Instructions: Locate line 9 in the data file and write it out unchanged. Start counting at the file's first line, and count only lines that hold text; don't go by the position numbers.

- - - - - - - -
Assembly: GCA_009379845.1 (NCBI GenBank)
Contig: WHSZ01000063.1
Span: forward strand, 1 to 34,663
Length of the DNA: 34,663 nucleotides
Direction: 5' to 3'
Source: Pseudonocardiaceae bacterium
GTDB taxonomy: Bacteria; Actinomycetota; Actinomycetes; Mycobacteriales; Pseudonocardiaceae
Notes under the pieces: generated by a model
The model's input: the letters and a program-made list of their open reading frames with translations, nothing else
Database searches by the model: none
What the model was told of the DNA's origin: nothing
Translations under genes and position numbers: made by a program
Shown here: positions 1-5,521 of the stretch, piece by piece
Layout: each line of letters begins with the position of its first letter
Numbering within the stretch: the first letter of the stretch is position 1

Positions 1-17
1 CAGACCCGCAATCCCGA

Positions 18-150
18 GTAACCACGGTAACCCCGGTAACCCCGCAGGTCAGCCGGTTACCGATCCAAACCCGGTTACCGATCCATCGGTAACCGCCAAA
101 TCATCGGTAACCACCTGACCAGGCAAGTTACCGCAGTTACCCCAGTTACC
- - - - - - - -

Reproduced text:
The model's input: the letters and a program-made list of their open reading frames with translations, nothing else